Councils could face £14bn pothole repair bill by 2019

9 Jan 17

Councils could face a £14bn pothole repair bill over the next two years, the Local Government Association has warned.

Citing statistics from the Asphalt Industry Alliance, the cost of repairing potholes has risen from £9.8bn in 2012 to £11.8bn last year. At this rate of increase, costs are projected to rise to £14bn by 2019, more than three times councils’ entire annual revenue spending on highways and transport.

Martin Tett, the LGA’s transport spokesman, said: “This year could be a tipping point year regarding potholes and councils, who have experienced significant budget reductions, now face the looming prospect of a bill of £14bn to bring the nation’s roads up to scratch.

“It is wrong and unfair that the government allocates almost 40 times more to maintaining national roads, which it controls, compared with local roads, which are overseen by councils. It is paramount this funding discrepancy is swiftly plugged.”

The LGA is calling for £1bn in additional funding annually for roads maintenance. It says this could be delivered by investing just 2p per litre of existing fuel duty – and there would be no need to increase existing fuel duty rates.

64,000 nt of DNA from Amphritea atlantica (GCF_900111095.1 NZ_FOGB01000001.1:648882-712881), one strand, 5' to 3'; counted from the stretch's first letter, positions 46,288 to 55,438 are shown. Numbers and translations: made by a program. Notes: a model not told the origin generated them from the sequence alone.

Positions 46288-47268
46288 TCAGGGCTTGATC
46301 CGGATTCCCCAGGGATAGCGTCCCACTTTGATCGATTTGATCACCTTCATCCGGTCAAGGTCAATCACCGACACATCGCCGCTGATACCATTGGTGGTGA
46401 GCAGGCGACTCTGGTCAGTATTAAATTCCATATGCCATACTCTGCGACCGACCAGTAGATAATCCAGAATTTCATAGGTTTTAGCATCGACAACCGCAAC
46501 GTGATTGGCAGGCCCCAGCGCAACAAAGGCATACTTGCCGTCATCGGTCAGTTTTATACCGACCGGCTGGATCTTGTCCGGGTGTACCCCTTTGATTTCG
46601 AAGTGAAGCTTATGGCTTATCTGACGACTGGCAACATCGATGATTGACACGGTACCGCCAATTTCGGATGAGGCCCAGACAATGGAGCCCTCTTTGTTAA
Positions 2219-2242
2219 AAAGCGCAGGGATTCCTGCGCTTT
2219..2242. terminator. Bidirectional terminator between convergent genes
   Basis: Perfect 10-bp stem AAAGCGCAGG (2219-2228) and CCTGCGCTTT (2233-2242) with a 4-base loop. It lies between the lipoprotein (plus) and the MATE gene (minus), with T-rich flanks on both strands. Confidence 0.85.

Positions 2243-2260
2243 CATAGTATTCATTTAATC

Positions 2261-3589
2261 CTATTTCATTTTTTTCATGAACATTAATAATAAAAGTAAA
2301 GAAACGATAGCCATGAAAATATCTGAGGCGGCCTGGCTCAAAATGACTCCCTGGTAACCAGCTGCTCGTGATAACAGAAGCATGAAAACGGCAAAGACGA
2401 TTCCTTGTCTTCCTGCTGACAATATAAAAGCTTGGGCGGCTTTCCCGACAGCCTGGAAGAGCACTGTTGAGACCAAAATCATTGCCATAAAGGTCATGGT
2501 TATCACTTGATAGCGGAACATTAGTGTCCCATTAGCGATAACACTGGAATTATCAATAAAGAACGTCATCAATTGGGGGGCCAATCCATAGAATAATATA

According to the LGA, the government plans to invest £1.1m in each mile of the national road network, which make up just 3% of the nation’s roads. This compares to the £27,000 per mile councils are able to spend maintaining local roads, which make up 97% of the network.

Tett said: “Our polling has shown that 83% of the population would support a small amount of the existing billions they pay the Treasury each year in fuel duty being reinvested to help councils bring our roads up to scratch.

“Our roads crisis is only going to get worse unless we address it as a national priority. The government’s own traffic projections predict a potential increase in local traffic of up to 55% by 2040. Councils desperately need long-term and consistent funding to invest in the resurfacing projects which our road network desperately needs over the next decade.”

  • Vivienne Russell
    Vivienne Russell is managing editor of Public Finance magazine and

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